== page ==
Two years ago we were blessed with a human child of our own. Watching him grow up in a household with animals and learn to respect, show compassion, and responsibility, is truly one of the most rewarding experiences of my life. Animals and children have co-existed in harmony since our earliest times on this Earth, and offer such a rich opportunity for joint growth and enrichment.

Recently, I have been saddened to hear that a small, but vocal, group is using the long-overdue relocation of a dog park to stoke fears of disease, contagion, and violence between dogs and children. There are irresponsible dog parents / guardians who do not pick up their dog’s waste, true. Just as there are irresponsible human parents / guardians who do not manage their children sufficiently, allow them to litter food, plastic, balloons, etc.

However, we on this Island do not make policy, the few times RIOC allows us to have a say, we do not make policy from a position of fear or of the small minority of offenders. No, instead, I hope, we come together as a community that understands there are unique needs, that most children and dogs are well behaved and well cared for, and that both human and dog children deserve space on this ever-growing Island. There are hundreds, if not thousands, of examples of dog parks and children’s parks being co-located, please, Roosevelt Island, let us not fall into the bitter, divisive discourse of these times, but instead find our shared community, and allow the dog park relocation to continue as planned.
I asked RIOC:
... Is RIOC reconsidering placing the dog run in Blackwell Park?
A RIOC Spokesperson replied October 23:
The safety of our residents and park users is always our main objective. We believe the planned improvements for the entire park is a thoughtful, safe design for all user groups and will address the concerns about the location of the dog park voiced at the Board meeting and in the referenced petition.

As indicated in our presentation during the Board meeting, this project is being bid for construction in two phases. The dog park is included in the first phase of work. The second phase includes improvements of the basketball courts, play areas and paths. The second phase is in design now and will be issued for contractor pricing next Spring.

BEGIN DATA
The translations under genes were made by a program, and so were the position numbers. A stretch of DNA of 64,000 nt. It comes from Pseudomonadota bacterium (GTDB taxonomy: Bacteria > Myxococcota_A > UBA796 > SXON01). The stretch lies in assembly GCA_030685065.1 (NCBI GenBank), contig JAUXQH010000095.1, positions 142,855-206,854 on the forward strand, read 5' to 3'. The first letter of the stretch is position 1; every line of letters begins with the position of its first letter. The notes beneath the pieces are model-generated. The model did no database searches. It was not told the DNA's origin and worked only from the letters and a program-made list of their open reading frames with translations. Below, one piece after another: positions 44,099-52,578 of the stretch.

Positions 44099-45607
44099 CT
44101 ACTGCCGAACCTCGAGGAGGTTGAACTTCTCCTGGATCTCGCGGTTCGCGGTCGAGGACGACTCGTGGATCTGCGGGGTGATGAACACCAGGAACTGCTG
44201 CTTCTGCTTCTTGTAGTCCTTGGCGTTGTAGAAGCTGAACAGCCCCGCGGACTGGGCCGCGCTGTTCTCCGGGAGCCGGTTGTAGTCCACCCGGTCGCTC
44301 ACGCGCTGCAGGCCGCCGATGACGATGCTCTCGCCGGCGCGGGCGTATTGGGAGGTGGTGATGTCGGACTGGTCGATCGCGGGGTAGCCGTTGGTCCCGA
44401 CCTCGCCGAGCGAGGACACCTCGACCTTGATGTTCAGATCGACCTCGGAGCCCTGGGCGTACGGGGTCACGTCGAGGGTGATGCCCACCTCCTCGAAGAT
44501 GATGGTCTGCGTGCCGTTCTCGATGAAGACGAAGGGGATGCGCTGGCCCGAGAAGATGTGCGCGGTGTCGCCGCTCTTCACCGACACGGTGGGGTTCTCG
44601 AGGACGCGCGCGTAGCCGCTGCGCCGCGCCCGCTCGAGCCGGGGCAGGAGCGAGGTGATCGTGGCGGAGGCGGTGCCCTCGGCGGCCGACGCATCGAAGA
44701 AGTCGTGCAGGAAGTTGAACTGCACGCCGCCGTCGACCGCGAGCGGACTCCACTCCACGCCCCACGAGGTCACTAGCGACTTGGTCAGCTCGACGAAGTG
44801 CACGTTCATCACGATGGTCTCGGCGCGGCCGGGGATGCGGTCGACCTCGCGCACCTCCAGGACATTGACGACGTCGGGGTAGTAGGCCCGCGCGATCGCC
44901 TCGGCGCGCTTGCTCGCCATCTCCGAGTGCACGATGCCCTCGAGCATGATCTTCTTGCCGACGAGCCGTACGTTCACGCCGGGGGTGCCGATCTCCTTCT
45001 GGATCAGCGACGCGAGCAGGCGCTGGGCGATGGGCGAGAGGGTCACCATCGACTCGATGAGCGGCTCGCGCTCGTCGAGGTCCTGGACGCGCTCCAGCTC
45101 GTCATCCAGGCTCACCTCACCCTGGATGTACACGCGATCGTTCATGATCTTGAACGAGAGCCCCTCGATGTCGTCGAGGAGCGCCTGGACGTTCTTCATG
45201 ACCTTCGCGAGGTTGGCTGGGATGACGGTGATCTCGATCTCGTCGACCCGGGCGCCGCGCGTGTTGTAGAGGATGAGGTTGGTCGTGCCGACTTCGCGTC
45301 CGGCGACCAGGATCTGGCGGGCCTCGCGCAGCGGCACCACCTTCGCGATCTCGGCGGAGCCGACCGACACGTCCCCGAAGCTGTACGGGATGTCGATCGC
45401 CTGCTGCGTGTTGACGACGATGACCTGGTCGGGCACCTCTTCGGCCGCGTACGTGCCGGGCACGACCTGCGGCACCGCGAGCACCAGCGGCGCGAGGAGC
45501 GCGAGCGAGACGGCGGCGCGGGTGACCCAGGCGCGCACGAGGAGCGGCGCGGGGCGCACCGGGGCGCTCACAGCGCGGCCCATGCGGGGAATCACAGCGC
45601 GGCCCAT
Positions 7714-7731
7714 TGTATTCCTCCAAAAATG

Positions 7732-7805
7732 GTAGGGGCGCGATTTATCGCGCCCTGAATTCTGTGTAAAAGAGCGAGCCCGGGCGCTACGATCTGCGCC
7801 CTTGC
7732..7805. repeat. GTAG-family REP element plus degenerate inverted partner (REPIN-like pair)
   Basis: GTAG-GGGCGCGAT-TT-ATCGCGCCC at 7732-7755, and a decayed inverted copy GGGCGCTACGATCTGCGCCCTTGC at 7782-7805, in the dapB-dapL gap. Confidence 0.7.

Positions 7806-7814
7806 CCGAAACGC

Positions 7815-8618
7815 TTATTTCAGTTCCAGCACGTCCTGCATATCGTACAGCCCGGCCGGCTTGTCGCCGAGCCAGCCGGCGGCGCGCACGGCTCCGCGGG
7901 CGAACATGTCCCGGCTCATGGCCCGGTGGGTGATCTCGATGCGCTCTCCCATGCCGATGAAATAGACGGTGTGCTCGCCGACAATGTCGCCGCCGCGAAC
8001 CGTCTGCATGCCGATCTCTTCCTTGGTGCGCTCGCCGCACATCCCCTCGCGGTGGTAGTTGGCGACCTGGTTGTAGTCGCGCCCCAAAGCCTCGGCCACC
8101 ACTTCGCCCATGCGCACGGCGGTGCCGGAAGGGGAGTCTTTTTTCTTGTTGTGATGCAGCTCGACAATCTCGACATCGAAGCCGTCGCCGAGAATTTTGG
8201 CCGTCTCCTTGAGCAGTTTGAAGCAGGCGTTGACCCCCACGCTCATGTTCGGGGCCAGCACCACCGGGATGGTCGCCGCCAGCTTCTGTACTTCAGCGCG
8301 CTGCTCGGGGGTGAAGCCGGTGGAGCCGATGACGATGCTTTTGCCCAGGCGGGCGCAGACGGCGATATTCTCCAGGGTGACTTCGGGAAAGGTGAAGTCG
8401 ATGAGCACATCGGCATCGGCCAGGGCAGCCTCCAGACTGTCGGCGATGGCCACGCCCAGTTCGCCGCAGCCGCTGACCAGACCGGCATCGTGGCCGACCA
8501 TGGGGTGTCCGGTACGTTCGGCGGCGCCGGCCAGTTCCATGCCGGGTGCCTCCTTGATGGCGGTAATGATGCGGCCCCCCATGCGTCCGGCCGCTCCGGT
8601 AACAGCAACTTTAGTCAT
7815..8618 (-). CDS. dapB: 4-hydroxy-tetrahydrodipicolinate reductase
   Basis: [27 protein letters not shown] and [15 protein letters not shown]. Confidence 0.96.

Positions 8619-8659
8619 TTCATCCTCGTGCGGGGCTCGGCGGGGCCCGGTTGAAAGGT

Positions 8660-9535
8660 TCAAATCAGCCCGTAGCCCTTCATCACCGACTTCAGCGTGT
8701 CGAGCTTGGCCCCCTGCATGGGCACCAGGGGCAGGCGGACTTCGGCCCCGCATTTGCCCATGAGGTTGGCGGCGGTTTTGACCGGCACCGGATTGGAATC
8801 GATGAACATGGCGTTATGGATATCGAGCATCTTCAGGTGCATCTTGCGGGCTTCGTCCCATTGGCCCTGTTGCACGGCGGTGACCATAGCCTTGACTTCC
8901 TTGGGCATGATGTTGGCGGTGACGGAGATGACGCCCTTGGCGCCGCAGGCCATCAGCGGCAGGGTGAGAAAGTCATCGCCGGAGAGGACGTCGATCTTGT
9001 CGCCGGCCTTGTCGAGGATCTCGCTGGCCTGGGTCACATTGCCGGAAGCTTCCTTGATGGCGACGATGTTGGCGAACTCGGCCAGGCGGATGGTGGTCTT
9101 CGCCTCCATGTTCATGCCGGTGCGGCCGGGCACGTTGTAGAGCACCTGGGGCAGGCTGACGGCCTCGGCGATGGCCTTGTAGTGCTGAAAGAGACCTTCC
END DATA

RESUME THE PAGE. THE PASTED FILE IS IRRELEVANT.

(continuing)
The design for the entire park incorporates industry best practices for dog runs. The dog park is completely fenced and has a series of two self-closing gates to enter. The first gate allows dog users to enter the vestibule with their leased dog. The second gate allows users to enter the pen for either large or small dogs and take the dog off leash upon entering the pen. The pen will be well shaded and is located at the perimeter of the park. There is dense planting outside the fence to provide a visual barrier between dogs and other park users.

All of these elements combined provide a safe experience for children using the park, large dog owners, small dog owners and residents enjoying a walk along the promenade. We realize that design, like art, is subject to personal taste but we try to put forth solutions that appeal to most.

In response to concerns voiced at the Board meeting, we’ve taken another look at the plan and decided to eliminate the vestibule entrance from the park. A revised plan with a single point of access to the vestibule from the promenade will be provided to the contractors. We feel once all of the planned improvements are complete, all of the user groups will be able to safely coexist in Blackwell Park.
RIOC Assistant VP Of Capital Planning & Projects Jonna Carmona-Graf reported to the RIOC Board of Directors and RIOC President Susan Rosenthal during the October 17 Board meeting on plans for the Blackwell Park (Part 1)

renovations and specifically the

Dog Run location (Part 2).